by Timmy Espozito
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Group A is Germany's group to win or lose. As host nation of the World Cup, every move Germay makes will be magnified. Expectations will be huge to reach the final and to win, exactly as it happened the last time it hosted the World Cup in 1974. Back then, of course they were a divided country, as it was West Germany that won both in 1974 and again in 1990 - a sentimental title won the summer after the Berlin Wall fell.
Now a united Germany, which went to the final in 2002 mainly through the stalwart defense of goaltender Oliver Kahn, hopes to win a World Cup final in a unified Berlin's historic Olympic Stadium. Anything less will be a disappointment to the home fans, but not advancing out of the opening group and into the final 16 would be an outright embarrassment. Bodog doesn't foresee an early exit, as Germany is listed as 7/1 to win the World Cup, and 4/9 to win Group A.
But trouble has been stirring in the German camp lately - a lackluster 4-1 defeat in a recent friendly to Italy has coach Jurgen Klinsmann under fire from the local press and the German government. A serious goaltender controversy is also brewing up some distractions. Kahn is still hailed as the best, but Arsenal FC's Jens Lehmann is receiving serious consideration for the top responsibility of tending the German goal. Might internal dissention and the weight of the World Cup pressure cause some surprising defeats for this year's hosts?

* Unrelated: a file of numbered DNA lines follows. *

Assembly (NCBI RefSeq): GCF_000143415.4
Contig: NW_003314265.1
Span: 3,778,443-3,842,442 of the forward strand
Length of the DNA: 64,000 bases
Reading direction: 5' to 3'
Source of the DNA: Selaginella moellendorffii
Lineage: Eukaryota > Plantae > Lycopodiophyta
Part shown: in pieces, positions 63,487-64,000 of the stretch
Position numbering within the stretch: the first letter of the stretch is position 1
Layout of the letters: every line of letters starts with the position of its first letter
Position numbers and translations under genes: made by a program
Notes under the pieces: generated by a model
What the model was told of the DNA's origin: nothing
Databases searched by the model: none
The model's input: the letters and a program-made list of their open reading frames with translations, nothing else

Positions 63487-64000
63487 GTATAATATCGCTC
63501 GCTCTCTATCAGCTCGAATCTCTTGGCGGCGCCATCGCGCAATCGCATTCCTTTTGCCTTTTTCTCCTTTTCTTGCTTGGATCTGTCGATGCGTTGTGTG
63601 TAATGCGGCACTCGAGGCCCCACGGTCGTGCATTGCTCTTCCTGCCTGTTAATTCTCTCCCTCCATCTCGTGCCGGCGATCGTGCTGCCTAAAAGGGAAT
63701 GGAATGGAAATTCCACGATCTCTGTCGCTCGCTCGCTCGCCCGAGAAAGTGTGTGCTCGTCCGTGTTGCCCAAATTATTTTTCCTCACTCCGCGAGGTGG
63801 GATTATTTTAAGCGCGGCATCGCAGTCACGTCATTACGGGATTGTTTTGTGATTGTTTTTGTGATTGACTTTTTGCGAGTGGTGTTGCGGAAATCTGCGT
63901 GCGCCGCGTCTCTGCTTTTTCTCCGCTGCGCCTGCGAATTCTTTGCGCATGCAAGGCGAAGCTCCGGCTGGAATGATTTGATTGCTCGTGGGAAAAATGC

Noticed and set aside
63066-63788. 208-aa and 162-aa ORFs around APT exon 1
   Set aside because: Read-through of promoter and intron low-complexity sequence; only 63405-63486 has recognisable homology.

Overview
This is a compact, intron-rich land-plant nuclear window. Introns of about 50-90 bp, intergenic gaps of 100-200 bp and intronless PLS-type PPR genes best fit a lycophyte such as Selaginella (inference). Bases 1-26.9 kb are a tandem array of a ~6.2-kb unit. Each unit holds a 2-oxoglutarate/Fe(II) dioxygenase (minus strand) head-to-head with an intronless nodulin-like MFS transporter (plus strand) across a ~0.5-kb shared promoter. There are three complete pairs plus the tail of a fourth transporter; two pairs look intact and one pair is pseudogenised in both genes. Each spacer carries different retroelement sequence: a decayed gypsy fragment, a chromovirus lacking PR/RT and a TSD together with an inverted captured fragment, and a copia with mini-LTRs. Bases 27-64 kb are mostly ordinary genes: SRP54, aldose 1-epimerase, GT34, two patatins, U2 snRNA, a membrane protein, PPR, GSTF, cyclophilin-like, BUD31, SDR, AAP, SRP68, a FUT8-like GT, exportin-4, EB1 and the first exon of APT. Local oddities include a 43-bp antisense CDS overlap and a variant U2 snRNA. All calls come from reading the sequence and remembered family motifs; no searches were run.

Poland will make formidable and exciting competition in Group A to try to knock the home team down a couple pegs. At 4/1 odds to win Group A, Poland is fully capable of repeating their surprising 1974 and 1982 World Cup runs to the semifinals. When Poland and Germany face-off in Dortmund on June 14 it promises to be an hard-fought battle of neighboring countries that will be filled with emotion.
Ecuador and Costa Rica stand a step behind their European counterparts in Group A, with Ecudaor at 11/1 and Costa Rica at 22/1 odds to win this group. Ecuador is an up-and-coming bunch that made their World Cup debut in 2002. The question remains, however, whether Ecuador can compete on a world-class level outside their homeland. In South America's qualifying rounds, Ecuador earned a phenomenal 7 wins, 2 draws and 0 losses playing at their high altitude home pitch, but they were a dismal 1 win, 2 draws and 6 losses while traveling. Now forced to play in the lowlands of Northern Europe to hostile crowds, Ecuador will need a great effort to bring out their best form.
Costa Rica also makes its second consecutive (and third overall) World Cup appearance and hope to repeat the same success it found back in Italy in 1990, where the team reached the round of 16 at the expense of Scotland and Sweden. Longtime striker Paulo Wanchope will be leading the speedy Central American side in his final international competition. With experience and talent behind them, Costa Rica cannot be taken lightly.